The last time a Primary Dealer decided to go all in on the Italian "recovery", MF Global went bankrupt. This time around the bank that apparently can't get enough of Italy (and to a smaller extent Spain) and its glorious taxpayer funded, bailed out future is none other than JPM, which according to its earnings presentation has seen its net exposure to Europe double from $6,3 billion to $11.7 billion, following a surge in Italian trading exposure. Surely this will end very well for the bank that only 5 months ago had to reshuffle every executive in its internal $300 billion hedge fund for massive IG9 CDX losses.
A month ago, when we first presented the dwindling Spanish treasury cash position, we wrote: "once the next Spanish State Liability update is posted, we wouldn't be surprised to see this number plunge to a new post-Lehman low. Yet what is scariest is that all else equal (and it never is), at the current run rate Spain may well run out of cash by the end of the year even assuming it manages to conclude all its remaining auctions through year's end without a glitch." The August cash balance update was just released by the Banco de Espana, and there's good news, unsurprising news and bad news.
GLD & TLT: Exploring the Dark Side of Exchange Traded Funds (ETFs) With Lauren Lyster at Capital AccountSubmitted by EB on 09/20/2012 11:14 -0500
What might happen to your favorite ETF in a crisis? As the the half life for the next Fed-induced bubble happily converges with the six month mark on Mr. Bernanke's QE3, these things never matter...until they do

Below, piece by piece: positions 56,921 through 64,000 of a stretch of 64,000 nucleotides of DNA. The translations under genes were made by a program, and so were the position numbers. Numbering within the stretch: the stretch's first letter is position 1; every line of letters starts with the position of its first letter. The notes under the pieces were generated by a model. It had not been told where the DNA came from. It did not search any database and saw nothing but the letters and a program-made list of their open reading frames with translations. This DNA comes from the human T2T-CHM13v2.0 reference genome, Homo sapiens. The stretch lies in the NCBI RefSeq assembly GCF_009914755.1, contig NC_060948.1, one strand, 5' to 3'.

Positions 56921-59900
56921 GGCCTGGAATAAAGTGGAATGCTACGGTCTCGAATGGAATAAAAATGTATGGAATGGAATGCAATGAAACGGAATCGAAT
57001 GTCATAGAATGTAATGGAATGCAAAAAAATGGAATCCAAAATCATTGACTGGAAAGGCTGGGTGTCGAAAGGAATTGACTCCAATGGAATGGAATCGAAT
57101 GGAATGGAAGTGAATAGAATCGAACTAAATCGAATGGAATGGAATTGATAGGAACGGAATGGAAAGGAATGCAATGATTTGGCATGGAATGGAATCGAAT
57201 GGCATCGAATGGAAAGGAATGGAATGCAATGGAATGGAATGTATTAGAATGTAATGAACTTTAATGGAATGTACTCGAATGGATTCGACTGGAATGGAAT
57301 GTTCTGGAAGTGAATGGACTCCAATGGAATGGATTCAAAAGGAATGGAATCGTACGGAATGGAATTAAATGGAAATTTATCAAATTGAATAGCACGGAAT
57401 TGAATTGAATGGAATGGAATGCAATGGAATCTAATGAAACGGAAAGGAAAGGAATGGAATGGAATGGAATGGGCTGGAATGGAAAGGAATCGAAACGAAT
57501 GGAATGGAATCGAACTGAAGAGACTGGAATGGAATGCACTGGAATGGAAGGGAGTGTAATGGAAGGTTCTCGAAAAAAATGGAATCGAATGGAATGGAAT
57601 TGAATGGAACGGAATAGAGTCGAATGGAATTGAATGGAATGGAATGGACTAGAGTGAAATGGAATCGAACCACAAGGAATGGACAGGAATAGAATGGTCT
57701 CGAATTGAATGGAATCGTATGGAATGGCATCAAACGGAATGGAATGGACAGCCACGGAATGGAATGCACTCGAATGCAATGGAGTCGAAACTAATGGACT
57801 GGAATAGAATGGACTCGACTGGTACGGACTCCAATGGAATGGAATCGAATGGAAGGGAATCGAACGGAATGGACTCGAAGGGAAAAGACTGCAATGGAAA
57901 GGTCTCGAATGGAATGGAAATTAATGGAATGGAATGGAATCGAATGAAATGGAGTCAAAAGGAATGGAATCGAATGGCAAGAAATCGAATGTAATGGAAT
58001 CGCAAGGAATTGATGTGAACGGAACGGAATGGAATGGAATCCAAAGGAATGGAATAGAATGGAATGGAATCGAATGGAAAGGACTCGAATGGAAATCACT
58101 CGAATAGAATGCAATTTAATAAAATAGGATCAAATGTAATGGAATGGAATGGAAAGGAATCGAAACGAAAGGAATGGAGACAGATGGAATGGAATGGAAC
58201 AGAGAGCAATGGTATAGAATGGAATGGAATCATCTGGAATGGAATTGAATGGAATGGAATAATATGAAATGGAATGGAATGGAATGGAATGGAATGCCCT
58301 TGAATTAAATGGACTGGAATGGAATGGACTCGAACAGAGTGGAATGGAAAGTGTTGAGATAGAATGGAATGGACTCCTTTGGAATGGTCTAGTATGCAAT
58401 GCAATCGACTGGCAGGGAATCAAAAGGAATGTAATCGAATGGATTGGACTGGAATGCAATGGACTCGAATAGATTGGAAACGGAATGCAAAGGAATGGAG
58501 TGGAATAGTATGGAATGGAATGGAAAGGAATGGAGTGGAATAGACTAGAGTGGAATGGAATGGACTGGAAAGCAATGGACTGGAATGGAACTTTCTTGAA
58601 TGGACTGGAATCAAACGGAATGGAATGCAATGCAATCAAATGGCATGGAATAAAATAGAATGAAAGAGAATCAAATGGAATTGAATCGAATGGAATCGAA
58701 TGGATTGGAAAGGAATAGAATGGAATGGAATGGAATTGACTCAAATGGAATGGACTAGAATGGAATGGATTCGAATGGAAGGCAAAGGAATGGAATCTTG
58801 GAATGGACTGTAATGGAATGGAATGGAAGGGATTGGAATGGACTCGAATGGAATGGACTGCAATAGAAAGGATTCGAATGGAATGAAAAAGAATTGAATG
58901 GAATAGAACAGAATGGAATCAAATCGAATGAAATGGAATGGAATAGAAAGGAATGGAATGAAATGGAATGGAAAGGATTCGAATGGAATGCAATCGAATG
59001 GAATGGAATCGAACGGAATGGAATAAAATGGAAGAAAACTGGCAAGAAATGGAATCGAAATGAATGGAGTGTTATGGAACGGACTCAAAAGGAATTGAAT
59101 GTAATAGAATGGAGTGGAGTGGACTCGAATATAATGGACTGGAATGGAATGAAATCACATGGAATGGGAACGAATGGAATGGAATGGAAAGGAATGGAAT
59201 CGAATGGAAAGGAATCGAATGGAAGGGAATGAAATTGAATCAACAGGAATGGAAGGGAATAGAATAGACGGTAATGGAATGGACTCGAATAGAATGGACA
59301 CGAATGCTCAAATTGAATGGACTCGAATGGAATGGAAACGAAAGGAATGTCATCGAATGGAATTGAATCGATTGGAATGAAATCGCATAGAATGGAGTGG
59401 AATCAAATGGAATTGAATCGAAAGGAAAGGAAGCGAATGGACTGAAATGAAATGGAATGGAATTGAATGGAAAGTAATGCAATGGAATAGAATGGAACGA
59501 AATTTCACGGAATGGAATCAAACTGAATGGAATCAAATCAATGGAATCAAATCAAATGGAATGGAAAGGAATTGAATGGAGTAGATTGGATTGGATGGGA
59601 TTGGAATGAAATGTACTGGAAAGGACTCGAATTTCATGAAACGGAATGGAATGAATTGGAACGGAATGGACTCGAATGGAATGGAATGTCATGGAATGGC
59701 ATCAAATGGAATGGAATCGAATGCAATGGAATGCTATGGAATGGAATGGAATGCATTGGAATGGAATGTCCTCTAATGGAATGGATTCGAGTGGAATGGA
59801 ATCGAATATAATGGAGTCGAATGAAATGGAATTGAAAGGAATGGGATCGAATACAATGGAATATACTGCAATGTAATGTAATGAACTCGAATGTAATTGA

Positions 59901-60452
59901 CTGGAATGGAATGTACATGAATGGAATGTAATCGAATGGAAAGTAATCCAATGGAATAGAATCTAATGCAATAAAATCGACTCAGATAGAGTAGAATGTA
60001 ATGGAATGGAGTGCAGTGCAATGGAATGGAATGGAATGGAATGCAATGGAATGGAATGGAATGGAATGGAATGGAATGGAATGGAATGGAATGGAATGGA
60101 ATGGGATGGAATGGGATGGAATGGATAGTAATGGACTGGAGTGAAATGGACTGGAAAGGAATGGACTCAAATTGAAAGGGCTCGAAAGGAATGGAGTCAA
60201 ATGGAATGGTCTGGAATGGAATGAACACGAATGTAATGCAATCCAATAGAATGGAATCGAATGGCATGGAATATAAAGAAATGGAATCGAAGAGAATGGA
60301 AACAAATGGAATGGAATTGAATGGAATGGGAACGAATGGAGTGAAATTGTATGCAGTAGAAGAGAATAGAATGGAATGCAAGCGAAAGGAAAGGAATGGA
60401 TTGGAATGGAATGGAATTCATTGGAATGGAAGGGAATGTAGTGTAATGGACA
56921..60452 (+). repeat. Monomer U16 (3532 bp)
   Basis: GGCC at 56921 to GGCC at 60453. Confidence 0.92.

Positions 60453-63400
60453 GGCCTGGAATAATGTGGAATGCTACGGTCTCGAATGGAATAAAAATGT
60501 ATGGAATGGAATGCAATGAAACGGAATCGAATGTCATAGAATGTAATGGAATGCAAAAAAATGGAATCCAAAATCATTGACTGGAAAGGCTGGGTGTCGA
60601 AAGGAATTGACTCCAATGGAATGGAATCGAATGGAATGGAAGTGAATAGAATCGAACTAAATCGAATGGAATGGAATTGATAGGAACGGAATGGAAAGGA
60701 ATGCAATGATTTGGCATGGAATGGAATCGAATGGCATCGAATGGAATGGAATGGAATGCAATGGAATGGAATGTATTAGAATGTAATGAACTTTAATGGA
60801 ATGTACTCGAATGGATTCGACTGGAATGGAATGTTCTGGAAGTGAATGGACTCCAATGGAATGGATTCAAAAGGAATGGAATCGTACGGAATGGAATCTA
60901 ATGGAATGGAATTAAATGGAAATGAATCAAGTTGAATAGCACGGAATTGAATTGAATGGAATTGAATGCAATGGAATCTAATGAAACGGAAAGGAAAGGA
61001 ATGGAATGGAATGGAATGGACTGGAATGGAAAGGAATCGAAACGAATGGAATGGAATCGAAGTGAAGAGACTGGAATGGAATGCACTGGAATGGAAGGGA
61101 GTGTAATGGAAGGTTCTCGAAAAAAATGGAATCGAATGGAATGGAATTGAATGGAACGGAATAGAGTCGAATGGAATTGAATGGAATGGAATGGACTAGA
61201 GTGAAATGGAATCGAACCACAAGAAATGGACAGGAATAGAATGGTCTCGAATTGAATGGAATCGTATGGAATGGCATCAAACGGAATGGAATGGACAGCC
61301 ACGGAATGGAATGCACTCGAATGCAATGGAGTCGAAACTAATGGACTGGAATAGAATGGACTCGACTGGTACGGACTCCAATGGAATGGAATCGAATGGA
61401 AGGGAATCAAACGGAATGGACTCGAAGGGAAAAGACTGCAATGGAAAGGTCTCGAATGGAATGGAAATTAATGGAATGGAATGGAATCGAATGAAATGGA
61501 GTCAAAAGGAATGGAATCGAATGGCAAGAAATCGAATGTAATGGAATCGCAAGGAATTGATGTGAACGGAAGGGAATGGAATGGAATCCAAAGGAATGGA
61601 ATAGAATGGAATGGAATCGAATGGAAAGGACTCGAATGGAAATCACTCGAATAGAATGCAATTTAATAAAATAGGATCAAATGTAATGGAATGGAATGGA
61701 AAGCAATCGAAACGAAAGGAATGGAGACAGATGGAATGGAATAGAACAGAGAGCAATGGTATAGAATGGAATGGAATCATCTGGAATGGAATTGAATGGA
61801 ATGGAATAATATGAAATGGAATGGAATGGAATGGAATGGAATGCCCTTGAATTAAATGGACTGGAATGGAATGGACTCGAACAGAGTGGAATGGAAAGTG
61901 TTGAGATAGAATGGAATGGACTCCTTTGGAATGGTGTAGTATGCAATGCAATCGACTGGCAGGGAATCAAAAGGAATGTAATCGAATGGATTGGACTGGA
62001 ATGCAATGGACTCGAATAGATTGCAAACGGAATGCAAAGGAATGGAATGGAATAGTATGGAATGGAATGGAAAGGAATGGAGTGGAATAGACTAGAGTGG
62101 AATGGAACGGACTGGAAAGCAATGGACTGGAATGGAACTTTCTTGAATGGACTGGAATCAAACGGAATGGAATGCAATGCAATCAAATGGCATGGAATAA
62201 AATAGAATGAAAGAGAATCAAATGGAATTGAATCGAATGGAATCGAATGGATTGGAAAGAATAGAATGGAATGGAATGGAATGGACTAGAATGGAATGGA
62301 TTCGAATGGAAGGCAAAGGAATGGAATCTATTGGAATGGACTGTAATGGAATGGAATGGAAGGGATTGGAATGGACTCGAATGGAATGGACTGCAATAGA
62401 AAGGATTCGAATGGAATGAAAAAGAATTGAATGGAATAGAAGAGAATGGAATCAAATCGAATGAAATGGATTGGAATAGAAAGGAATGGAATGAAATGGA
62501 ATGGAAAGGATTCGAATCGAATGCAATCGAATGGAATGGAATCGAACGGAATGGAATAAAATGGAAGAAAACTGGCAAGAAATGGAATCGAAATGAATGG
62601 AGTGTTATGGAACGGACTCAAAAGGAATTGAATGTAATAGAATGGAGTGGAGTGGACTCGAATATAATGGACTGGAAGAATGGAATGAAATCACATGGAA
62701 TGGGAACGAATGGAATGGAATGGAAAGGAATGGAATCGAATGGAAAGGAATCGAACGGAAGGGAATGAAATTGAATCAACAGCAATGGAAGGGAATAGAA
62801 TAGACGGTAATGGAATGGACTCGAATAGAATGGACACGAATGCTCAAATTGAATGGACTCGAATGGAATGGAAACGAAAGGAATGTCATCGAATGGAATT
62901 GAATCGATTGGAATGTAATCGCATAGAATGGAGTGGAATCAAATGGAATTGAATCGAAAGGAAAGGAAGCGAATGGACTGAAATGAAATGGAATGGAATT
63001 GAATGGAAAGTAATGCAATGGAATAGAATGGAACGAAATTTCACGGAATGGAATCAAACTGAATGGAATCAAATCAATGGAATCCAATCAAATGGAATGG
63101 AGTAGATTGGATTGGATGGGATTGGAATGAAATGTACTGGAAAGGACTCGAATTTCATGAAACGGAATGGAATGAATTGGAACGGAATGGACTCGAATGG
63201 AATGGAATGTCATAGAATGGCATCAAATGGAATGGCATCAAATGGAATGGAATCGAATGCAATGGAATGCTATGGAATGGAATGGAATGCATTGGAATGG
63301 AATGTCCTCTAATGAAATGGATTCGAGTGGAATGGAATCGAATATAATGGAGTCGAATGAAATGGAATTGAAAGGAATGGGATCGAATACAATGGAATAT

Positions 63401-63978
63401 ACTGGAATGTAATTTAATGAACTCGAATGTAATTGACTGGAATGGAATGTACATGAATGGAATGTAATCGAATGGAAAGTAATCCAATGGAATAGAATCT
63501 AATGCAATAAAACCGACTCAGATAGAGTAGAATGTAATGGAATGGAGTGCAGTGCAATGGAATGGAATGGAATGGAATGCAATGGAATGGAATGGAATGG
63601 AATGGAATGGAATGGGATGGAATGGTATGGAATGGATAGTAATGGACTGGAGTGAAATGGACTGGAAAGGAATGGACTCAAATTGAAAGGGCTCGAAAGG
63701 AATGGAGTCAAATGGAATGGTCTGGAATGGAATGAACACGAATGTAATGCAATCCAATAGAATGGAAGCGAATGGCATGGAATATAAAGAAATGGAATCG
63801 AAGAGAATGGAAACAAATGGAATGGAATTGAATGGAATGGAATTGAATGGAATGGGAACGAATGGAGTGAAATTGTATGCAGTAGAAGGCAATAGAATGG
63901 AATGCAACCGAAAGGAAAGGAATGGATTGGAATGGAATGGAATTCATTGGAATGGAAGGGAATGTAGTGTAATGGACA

Today's Zero Hedge articles in audio summary! "Optimism is often the greatest killer of innovation. It's difficult to create something when you're dead." Everyday 8-9pm.
Several weeks ago we learned that 2011's vaporizer extraordinaire Jon Corzine is contemplating starting his own hedge fund: presumably one that invests all its capital in Italian 2 year bonds, charges 2 and 20, and then disappears when all LP capital blows up in an AUM supernova. Today, we learn that the stigma freeze associated with all other former MF Global trading whizkids has officially melted, as the former head of equity derivatives of MF Global has just launched a new hedge fund. From Bloomberg: "Daniel Bystrom, former head of equity derivatives trading at MF Global Inc., and Neil Boyarsky plan to start Hawksfield Capital LLC, a New York-based equity volatility hedge fund, by the end of this month. Hawksfield Capital will start with $10 million to $20 million of Bystrom and Boyarsky’s own money, as well as capital from friends and family, Bystrom said in a telephone interview. “The fund will deliver returns that are uncorrelated and often negatively correlated to the returns of the typical hedge- fund strategy,” Bystrom said. “The opportunity set expands dramatically in times of higher volatility, when most other asset classes are not performing well.” Such as the stock of MF Global perhaps?